Norma is survived by her daughter, Alex Jean Herd of Powell; sisters Peggy Norris of Powell and Donna (Spargur) McIntosh of Zortman, Mont.; “Her Guy” Darryl Carmon of Powell; as well as many members of the extended Carmon, Norris, Spargur, Ulmer and Herd families.

She was preceded in death by her parents; her daughter Chancey Dee Ann Ulmer; husband Michael K. Herd; parents-in-law Ann and George Ulmer; brother-in-law Verlin McIntosh; a niece Sandra Dee Norris; and Dennis Carmon.

A cremation memorial service will be Friday, April 23, at 1 p.m. at the Elks Lodge in Powell. A short burial and blessing will follow at Crown Hill Cemetery, with a reception to follow back at the Elks Lodge.

Thompson Funeral Home is handling arrangements, and online condolences may be left for the family at www.thompsonfuneral.net.

As Wyoming gears up for continued wind energy development, the state is taking smart, proactive steps to minimize wildlife disturbances caused by wind farms.

The Wyoming Game and Fish Commission, as part of the process, recently approved guidelines crafted by the Game and Fish Department that focus on the relationship between wildlife and wind energy development. According to a recent Associated Press story, the guidelines were formulated to assist the Wyoming Industrial Siting Council in determining — on a case-by-case basis — whether large wind energy projects (30 or more turbines) should receive permits to begin construction.

Predictably, some landowners are crying, “Foul!” They maintain the guidelines give the state excess control over what can be done on private property.

However, according to David Willims, state assistant attorney general for water and natural resources, “It's simply a recommendation, and Game and Fish can't enforce it.”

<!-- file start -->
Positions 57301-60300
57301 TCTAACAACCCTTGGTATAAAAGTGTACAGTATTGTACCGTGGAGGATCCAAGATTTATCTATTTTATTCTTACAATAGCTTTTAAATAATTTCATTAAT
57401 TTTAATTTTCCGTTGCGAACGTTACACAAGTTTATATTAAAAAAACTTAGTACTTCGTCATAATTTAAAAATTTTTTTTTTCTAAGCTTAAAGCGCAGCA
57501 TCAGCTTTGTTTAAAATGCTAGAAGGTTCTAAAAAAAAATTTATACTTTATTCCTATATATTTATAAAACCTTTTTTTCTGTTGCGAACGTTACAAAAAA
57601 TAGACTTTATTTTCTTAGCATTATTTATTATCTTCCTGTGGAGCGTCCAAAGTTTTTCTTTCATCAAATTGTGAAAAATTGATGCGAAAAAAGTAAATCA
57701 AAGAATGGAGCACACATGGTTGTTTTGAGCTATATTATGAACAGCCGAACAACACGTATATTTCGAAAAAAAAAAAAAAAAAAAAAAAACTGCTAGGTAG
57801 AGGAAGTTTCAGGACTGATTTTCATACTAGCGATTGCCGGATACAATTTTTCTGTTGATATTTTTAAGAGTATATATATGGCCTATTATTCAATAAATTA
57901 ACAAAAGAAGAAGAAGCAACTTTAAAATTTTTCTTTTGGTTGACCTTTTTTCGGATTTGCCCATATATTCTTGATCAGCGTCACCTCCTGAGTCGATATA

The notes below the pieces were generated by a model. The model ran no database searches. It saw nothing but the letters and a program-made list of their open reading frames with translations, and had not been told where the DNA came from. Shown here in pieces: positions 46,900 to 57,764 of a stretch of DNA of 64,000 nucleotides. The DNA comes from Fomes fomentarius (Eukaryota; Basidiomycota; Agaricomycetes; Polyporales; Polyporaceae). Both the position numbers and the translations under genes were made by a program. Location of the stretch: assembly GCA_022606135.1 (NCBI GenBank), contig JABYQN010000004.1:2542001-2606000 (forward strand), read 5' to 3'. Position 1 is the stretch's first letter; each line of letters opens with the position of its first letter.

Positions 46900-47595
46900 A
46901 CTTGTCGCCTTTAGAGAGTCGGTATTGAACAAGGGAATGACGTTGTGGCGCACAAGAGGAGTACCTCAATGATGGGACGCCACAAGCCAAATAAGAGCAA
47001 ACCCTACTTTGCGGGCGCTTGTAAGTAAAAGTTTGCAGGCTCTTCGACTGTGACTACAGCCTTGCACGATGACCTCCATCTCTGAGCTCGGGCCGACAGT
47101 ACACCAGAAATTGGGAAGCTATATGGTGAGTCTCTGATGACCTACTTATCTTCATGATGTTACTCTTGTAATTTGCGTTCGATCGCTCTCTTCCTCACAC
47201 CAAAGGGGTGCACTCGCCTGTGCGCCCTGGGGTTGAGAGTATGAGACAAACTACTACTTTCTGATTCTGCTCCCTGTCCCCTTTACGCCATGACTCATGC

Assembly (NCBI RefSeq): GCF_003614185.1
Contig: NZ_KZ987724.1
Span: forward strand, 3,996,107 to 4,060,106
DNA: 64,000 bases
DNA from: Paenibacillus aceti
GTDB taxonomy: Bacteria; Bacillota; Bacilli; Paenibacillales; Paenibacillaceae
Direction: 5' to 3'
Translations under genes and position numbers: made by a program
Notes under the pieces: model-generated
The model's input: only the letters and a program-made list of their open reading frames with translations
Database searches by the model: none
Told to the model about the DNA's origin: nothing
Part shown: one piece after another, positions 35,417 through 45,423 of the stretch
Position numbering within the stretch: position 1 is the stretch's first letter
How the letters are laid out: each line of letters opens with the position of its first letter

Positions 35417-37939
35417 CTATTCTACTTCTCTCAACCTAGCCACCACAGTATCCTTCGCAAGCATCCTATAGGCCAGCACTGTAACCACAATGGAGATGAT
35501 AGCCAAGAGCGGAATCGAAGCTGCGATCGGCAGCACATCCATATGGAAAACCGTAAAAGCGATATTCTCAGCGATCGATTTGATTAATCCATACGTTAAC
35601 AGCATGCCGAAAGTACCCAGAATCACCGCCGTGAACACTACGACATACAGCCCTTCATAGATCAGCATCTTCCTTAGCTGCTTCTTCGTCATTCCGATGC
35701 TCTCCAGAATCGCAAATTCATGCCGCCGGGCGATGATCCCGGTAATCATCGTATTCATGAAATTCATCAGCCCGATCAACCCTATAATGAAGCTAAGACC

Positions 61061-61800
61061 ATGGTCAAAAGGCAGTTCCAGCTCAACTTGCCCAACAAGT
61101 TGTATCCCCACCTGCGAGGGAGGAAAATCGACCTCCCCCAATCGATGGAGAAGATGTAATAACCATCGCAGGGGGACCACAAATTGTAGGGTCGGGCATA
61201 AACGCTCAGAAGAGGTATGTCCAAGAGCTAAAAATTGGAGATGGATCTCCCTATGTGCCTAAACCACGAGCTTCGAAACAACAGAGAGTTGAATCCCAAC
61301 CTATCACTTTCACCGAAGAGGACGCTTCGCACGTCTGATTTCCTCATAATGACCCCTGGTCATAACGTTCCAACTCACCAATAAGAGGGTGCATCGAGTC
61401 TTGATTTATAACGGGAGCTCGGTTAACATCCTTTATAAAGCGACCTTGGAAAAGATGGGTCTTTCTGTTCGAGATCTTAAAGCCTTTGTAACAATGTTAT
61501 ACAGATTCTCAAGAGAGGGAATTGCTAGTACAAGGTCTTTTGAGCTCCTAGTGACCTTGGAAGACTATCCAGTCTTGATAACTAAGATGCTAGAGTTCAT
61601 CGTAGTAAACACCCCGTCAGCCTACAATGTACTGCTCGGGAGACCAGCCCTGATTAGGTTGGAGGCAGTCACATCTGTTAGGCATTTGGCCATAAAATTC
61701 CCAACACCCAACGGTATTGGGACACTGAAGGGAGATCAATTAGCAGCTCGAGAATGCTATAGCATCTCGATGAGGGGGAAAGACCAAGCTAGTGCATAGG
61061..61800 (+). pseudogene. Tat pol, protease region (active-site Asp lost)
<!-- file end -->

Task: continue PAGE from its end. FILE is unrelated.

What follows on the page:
Instead, the document will simply provide guidance to the people tasked with approving projects.

The effect of wind energy development on the state's wildlife has been an issue ever since developers began to look — in earnest and on a large scale — at harnessing Wyoming's abundant wind power.

Rancher David Whitton, part of a group of Wyoming landowners pursuing wind energy development, made clear where his group stands: “It's about private property rights. The intent of this document is to control what I do on my own property.”

However, the state already places limits on what one can do on his or her private property — hunting laws are a good example.

Allowing property owners to approach wind energy development in a haphazard manner would be a mistake that Wyomingites may live to regret — and the effects on state wildlife could be irreversible.

As the agency entrusted with overseeing Wyoming's wildlife, the Game and Fish Department should be an active participant in the process. The expertise of state agencies, such as Game and Fish, is a valuable resource as the future of wind energy development is plotted.

April 29, 2010 3:26 am

Spring chicken

Written by Tribune Staff

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Kera Bennett, 2, is hesitant to pet a chick last week at Poor Boy Feeds in Powell. After encouragement from her aunt, Nicole Powers, Kera gathered enough courage to give the chick a pat. Tribune photo by Carla Wensky